Cedar cigar holders

Cedar cigar holders

We leave the main store and enter a shopping mall courtyard.   These girl musicians entertain us.

We enjoy listening to these musicians

We enjoy listening to these musicians

Alejandro tells us that this is time for us to be real Cubans.  We sample Cuban rum.  Very good but we don’t drink much.  Soon we receive small cups of strong Cuba coffee.  This is also good.  Mom doesn’t usually drink coffee but she liked it.  Did not have a bitter taste to her.

Our third step to being real Cubans is smoking a cigar.  A gentleman shows us how to light a cigar.

Light cigar with a burning strip of cedar

Light cigar with a burning strip of cedar

Use thin strips of cedar to light the cigar.  Cedar has no resin, so the flavor of the cigar will not be compromised.  Cigar lighting is not easy.  But tourists are persistent and the cigars are lit and being smoked.  These four cigar-smoking ladies are friends of Zeb the Duck.

My friends are cigar-smoking ladies.  Wow!

My friends are cigar-smoking ladies. Wow!  Deborah, MaryAnn, Susan and Alex

They look good with these cigars.  So Cuban!

After smoking and drinking, we explore a little of this mall.

Ready to climb stairs and visit stores

Ready to climb stairs and visit stores

There are three levels of stores.

Looking don to smoking and drinking area

Looking down to smoking and drinking area

Looking down the smoking and drinking area is pretty.  We spent some time and money in this paper mache store.

Lots of paper mache.  Zeb on top shelf

Lots of paper mache. Zeb on top shelf

I like this store.

First paper mache shoe for Zeb the Duck

First paper mache shoe for Zeb the Duck

Soon it is time to return to the bus and head for our hotel.  This was a great stop.  We had fun here.

Back in Havana with Zeb the Duck

My humans and I returned to Havana.  We are staying at the Hotel Nacional de Cuba.

Our hotel

Our hotel

I have so much to tell you about this hotel, but it must wait until another day.  Today we visit a senior center with a childcare facility.  The seniors come here for day activities.  And they are an active group!  Then we will walk to an elementary school.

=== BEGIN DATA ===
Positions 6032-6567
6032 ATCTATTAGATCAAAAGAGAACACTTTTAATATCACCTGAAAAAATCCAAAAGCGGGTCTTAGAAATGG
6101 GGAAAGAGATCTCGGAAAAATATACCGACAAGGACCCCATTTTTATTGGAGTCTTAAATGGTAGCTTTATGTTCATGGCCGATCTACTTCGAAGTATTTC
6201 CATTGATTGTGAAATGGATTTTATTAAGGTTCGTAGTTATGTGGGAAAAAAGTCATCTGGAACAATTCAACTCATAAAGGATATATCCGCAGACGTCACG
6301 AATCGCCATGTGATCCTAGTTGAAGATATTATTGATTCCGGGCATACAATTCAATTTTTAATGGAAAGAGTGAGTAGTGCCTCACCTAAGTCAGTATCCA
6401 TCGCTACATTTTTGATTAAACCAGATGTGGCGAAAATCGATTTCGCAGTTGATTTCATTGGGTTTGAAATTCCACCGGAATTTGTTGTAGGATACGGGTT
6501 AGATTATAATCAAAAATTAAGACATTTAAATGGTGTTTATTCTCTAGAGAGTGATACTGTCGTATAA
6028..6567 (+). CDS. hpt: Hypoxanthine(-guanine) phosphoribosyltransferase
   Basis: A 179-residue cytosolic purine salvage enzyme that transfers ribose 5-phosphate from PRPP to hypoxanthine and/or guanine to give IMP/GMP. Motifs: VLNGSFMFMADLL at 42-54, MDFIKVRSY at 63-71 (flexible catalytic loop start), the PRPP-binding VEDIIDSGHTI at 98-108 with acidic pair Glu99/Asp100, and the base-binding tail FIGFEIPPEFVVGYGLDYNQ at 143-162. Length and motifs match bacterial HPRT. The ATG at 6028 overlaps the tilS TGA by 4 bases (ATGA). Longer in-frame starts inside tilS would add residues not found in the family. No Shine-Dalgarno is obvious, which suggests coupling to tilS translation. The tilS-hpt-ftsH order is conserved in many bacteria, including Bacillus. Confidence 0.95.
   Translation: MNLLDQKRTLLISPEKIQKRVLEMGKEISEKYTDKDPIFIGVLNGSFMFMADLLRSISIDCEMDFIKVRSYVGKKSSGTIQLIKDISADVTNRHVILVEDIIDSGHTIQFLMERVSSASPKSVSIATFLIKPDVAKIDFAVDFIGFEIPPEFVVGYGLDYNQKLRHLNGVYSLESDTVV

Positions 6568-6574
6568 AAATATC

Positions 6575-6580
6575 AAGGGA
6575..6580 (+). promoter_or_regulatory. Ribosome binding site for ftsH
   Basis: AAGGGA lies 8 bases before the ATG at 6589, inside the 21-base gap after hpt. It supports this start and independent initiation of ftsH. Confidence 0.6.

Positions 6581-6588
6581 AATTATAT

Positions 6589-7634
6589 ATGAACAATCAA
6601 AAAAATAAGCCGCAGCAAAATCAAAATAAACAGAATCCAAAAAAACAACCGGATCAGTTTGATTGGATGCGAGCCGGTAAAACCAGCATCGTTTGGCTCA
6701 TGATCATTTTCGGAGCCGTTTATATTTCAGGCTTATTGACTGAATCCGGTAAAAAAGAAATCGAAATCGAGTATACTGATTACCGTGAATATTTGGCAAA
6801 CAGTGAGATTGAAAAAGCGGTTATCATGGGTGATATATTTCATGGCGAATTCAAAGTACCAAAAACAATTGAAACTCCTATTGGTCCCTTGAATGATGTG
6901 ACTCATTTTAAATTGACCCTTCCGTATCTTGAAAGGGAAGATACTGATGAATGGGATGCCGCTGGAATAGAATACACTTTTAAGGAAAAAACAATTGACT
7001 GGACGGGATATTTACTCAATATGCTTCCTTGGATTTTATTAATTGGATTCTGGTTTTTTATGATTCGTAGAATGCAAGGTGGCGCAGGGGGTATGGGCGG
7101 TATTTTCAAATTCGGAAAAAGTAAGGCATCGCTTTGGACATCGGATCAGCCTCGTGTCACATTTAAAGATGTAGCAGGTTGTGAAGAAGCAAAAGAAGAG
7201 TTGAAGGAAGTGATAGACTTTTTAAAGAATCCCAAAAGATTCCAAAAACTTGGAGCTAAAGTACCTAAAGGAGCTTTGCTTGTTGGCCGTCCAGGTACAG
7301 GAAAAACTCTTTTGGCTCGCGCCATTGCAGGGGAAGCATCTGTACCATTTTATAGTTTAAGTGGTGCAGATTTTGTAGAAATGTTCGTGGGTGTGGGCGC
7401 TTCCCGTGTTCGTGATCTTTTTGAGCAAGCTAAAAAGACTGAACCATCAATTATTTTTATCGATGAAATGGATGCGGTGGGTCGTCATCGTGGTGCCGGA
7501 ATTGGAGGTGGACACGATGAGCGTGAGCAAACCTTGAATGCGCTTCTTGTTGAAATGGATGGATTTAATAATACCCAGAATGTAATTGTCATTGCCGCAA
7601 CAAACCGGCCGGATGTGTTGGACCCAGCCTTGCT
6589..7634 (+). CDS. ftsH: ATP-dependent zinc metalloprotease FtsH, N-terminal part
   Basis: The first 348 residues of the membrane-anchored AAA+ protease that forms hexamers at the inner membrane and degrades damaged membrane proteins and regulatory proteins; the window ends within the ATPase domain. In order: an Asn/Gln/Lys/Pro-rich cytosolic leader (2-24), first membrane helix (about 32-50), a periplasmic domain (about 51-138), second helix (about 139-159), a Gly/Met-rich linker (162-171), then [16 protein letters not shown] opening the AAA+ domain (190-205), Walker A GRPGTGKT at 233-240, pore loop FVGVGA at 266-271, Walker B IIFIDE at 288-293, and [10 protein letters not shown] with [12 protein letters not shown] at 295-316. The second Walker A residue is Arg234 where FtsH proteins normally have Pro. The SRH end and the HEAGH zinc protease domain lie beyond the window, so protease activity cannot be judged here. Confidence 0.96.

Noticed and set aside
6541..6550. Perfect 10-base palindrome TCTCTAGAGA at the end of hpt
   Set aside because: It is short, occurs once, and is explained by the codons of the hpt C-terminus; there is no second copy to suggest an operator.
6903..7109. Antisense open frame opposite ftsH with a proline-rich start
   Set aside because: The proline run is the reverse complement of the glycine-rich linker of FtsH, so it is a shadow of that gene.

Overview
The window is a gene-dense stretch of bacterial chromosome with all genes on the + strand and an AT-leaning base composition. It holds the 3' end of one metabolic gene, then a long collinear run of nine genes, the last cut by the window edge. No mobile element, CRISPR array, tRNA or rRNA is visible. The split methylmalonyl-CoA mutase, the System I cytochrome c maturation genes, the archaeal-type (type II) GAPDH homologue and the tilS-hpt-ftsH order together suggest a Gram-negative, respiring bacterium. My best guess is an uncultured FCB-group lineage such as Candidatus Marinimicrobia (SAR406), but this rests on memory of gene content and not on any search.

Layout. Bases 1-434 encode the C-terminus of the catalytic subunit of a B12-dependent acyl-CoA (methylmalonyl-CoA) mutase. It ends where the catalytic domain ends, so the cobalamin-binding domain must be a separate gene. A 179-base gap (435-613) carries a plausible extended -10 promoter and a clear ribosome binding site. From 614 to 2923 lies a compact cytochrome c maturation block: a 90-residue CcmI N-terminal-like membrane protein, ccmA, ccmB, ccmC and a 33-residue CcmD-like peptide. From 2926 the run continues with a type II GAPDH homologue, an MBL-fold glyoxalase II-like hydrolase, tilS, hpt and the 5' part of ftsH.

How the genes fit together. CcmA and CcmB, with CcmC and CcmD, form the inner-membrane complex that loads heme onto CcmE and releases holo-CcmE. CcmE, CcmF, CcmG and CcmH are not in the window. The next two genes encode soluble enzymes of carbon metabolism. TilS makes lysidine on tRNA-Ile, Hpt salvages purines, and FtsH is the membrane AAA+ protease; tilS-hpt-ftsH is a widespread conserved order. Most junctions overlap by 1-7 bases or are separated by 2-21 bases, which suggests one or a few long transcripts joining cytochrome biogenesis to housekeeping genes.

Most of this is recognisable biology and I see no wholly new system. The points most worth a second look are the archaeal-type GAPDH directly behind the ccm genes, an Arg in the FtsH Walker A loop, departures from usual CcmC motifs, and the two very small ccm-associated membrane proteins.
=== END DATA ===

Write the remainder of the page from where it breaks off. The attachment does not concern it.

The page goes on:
Santos drove us to an older section of Havana.  Walking to the senior center, this is some of what I observed.

Havana street

Havana street

Older area of Havana

Older area of Havana

It rained last night, so we still have some water in the streets.

Arriving at the senior center, we entered this room.  The people were dancing and talking.

A Havana senior center

A Havana senior center

There was music.  It was like a party.  Some of the humans in my group joined the dancing and

Senior center

Senior center

some visited with the senior Cubans.

After awhile, we climbed the stairs and talked to other people and saw the children from the daycare.

Day care at senior center

Day care at senior center

From the second floor we enjoyed the view

This is a beautiful building

This is a beautiful building

of the interior of the building.

Leaving the senior center,

Leaving senior center

Leaving senior center

we walked to the elementary school.  On the narrow streets, we saw cars, bicycles and horses.  You can see that Havana, like many old cities, has some restored buildings and some that are crumbling and falling apart.

Old buildings are difficult to maintain.

Old buildings are difficult to maintain.

I liked this man and the cart with fresh vegetables.